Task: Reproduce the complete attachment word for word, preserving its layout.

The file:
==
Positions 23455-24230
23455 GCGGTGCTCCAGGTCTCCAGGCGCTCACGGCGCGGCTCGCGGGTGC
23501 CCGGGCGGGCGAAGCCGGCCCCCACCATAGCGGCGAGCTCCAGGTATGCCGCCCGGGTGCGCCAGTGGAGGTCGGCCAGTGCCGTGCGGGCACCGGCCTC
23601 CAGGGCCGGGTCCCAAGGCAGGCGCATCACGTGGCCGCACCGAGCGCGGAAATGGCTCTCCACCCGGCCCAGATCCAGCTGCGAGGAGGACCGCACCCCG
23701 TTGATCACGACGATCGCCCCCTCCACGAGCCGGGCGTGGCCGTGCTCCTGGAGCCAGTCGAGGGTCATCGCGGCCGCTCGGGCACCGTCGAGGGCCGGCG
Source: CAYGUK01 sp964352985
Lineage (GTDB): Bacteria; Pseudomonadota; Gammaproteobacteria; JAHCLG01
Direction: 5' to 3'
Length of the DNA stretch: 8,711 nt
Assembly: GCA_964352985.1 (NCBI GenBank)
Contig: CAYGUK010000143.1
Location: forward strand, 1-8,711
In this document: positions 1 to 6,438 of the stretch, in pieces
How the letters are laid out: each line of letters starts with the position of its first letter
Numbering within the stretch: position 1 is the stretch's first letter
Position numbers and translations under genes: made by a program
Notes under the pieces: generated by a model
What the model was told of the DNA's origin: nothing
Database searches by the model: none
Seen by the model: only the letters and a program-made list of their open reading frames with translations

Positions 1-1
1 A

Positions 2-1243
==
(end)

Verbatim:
Positions 23455-24230
23455 GCGGTGCTCCAGGTCTCCAGGCGCTCACGGCGCGGCTCGCGGGTGC
23501 CCGGGCGGGCGAAGCCGGCCCCCACCATAGCGGCGAGCTCCAGGTATGCCGCCCGGGTGCGCCAGTGGAGGTCGGCCAGTGCCGTGCGGGCACCGGCCTC
23601 CAGGGCCGGGTCCCAAGGCAGGCGCATCACGTGGCCGCACCGAGCGCGGAAATGGCTCTCCACCCGGCCCAGATCCAGCTGCGAGGAGGACCGCACCCCG
23701 TTGATCACGACGATCGCCCCCTCCACGAGCCGGGCGTGGCCGTGCTCCTGGAGCCAGTCGAGGGTCATCGCGGCCGCTCGGGCACCGTCGAGGGCCGGCG
Source: CAYGUK01 sp964352985
Lineage (GTDB): Bacteria; Pseudomonadota; Gammaproteobacteria; JAHCLG01
Direction: 5' to 3'
Length of the DNA stretch: 8,711 nt
Assembly: GCA_964352985.1 (NCBI GenBank)
Contig: CAYGUK010000143.1
Location: forward strand, 1-8,711
In this document: positions 1 to 6,438 of the stretch, in pieces
How the letters are laid out: each line of letters starts with the position of its first letter
Numbering within the stretch: position 1 is the stretch's first letter
Position numbers and translations under genes: made by a program
Notes under the pieces: generated by a model
What the model was told of the DNA's origin: nothing
Database searches by the model: none
Seen by the model: only the letters and a program-made list of their open reading frames with translations

Positions 1-1
1 A

Positions 2-1243